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About Us



 Many people often ask me how I learned everything I know about computers and everyone assumes the standard answer of that I went to college and learned everything from classes, however this is not the case. While school has its purpose for teaching business practices and procedures it simply cannot prepare anyone to handle computer repair in the way I am experienced and ready to facilitate your needs.


 Sometime around 1996 my mother bought our first family computer(sort of exciting at the time, as I never really had access to a computer and back at that time schools had very few of them and access was beyond limited as they were treated like million dollar machines that you were not allowed to touch). At first I dabbled in a few computer games here in there not really paying much mind to anything and the internet at that time was only available via dial up which we did not even have setup at first. I enjoyed my time on the computer and basically I was the only one who ever used the computer. Sometime in 1998 our new computer quit turning on, no power at all(this is where most people throw the computer away and buy a new one because they do not know any better.)! Using my early knowledge and ingenuity I called  a few repair shops and bugged the guy for answers and I determined that the power supply broke and we ordered a new one, at that time many computers used proprietary power supplies specific to the brand and were very expensive. I convinced mom to drop 100$ and buy one. After installing the new part the computer magically came back to life and worked as if nothing ever happened!


  As time progressed(1999) we got dial up service and I started to play multi player online games with users all around the world, and then the rabbit hole opened as I got heavily addicted to playing a particular game online that did more than challenge my skills as a player but it opened more than one avenue to learn. Unlike a Nintendo or Xbox system which are locked to only have certain settings available and only the provided controllers and hardware provided with them. Computer games have exponentially more customization from simple things to being able to set what keys do what actions all the way to the type of hardware your computer has that yield a wide range of benefits to  many things such as how fast the computer runs and how much quality is put into the display of the images(or how well/fast you can see an enemy trying to come after you in a game). About this time its nearing the year 2000 and quickly technology growing faster than most can keep up with year to year and at this point I built my first computer without having ever doing so before. I did my research and harassed several computer repair shops to get answers and advice, and eventually made a hefty purchase which if I recall was about 2,400$ in computer parts for a brand new computer with a gaming video card.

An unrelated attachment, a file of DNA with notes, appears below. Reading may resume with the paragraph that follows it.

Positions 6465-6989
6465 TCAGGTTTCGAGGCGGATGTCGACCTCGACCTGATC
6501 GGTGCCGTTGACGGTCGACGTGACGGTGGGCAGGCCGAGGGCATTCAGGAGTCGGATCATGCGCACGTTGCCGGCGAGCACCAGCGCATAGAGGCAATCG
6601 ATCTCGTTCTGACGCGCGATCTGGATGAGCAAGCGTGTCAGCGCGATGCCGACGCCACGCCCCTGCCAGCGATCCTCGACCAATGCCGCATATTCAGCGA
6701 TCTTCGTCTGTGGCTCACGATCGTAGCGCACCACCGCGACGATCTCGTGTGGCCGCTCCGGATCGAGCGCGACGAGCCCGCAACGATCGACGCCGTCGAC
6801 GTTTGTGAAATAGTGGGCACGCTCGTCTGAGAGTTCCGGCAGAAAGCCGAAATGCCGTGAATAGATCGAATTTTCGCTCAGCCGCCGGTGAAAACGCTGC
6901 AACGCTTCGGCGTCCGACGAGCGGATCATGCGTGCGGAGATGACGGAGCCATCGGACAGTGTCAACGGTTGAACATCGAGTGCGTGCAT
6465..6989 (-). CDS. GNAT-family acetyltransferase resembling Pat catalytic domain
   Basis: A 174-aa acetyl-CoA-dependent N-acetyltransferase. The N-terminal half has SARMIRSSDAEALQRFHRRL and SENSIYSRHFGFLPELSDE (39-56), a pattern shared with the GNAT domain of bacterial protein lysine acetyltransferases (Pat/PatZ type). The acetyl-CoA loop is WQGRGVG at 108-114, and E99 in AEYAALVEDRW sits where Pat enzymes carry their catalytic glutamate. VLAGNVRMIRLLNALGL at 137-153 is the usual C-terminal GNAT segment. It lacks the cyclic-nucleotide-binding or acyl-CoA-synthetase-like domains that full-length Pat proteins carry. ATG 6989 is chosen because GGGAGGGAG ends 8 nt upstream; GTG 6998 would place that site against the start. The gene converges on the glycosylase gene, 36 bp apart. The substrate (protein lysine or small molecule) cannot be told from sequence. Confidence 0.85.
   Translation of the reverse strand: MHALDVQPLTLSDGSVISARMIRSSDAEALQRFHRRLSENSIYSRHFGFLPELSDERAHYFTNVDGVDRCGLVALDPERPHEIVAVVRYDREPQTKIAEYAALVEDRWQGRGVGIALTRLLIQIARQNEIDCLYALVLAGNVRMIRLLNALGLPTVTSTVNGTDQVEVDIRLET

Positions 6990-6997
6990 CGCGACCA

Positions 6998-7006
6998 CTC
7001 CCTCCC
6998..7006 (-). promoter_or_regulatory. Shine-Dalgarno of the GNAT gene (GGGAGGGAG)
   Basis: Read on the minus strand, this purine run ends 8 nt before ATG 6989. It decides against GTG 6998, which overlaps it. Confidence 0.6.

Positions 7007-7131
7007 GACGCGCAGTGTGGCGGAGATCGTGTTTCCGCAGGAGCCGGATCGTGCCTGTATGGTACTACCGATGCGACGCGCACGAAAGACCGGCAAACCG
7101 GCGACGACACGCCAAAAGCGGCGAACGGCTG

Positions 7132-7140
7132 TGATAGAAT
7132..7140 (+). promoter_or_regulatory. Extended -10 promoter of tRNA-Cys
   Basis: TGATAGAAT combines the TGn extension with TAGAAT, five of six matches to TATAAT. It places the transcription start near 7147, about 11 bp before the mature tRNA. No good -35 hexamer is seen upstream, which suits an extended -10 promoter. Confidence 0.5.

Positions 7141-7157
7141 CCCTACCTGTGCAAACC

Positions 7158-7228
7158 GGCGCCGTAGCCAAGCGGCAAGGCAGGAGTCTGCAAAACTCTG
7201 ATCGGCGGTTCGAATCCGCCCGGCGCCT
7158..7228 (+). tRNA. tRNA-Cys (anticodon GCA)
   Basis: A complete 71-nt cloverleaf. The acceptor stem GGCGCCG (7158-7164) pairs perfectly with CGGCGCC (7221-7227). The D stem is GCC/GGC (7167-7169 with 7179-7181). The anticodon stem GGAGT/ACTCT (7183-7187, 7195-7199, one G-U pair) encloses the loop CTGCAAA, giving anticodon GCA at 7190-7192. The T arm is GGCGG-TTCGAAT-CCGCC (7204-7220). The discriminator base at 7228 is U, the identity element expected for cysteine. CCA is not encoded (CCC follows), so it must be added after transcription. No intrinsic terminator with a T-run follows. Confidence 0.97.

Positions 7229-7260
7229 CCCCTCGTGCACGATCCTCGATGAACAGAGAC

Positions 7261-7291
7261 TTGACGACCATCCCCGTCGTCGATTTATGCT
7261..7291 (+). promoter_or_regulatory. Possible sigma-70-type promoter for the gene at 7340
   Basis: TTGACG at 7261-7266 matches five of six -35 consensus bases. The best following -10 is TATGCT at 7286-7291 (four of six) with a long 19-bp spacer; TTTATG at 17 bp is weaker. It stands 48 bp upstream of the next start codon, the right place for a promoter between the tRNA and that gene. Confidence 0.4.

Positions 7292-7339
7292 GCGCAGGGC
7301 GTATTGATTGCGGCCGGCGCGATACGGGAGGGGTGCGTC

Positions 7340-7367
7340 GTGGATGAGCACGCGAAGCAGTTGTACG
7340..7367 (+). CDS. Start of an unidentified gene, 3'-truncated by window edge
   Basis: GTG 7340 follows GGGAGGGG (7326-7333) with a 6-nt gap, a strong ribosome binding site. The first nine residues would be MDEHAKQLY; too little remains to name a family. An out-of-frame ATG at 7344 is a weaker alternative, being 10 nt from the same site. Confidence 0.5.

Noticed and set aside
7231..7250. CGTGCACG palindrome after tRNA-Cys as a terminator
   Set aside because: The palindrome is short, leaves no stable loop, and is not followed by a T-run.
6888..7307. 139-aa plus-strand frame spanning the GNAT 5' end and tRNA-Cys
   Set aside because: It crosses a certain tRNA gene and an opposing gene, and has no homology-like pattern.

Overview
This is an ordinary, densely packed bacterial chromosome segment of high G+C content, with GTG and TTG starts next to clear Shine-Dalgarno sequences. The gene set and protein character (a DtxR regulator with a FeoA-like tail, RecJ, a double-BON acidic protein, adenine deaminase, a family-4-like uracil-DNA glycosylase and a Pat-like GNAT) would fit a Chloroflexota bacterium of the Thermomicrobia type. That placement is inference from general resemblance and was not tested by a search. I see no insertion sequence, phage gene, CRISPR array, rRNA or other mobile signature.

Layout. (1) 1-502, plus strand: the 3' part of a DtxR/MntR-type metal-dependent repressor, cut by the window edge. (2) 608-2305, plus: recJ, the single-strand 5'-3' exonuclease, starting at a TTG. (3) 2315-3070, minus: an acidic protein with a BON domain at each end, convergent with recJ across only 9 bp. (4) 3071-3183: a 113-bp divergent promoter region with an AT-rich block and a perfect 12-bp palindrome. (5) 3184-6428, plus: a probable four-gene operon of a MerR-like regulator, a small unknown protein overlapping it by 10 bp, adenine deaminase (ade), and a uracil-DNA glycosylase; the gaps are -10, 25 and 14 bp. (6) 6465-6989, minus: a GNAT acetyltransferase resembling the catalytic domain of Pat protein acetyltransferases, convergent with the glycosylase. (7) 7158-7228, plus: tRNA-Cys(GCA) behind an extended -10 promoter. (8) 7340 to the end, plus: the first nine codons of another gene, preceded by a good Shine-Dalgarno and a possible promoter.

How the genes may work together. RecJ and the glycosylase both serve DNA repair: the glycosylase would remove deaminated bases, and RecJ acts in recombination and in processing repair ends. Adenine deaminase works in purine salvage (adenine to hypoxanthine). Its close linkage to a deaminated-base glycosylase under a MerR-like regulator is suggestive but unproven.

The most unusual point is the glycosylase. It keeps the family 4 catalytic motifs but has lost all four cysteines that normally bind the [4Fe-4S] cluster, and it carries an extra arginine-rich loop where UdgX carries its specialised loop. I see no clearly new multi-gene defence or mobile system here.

In the gaming community I have learned how to setup game servers, voice chat servers, game cheats and hacks, connect with special chat communities that are hidden from plain site, and many many more things that I was exposed to with my peers from playing video games. It developed even further into designing entire levels in games and how to make them interact with the game world. You can draw a door frame and knob but it's not a door until you tell the game it's a door otherwise its just a rectangle that looks like a door to you.


  The amount of things that can be done with a computer are countless and at this point in time I realized how much I LOVE computers and I want to work with them all the time. My high school hired me as a campus technician and I went on to work for my College as a support technician at the helpdesk which brings us to about the year 2004 when I finished high school and started this business!

Thanks for reading I just thought I would share how I got started in the field and why I enjoy it so much. Fixing a computer is in no way "work" or "boring" to me and I would continue to make repairs for as long as I am able.


-Jeremy Hopkins



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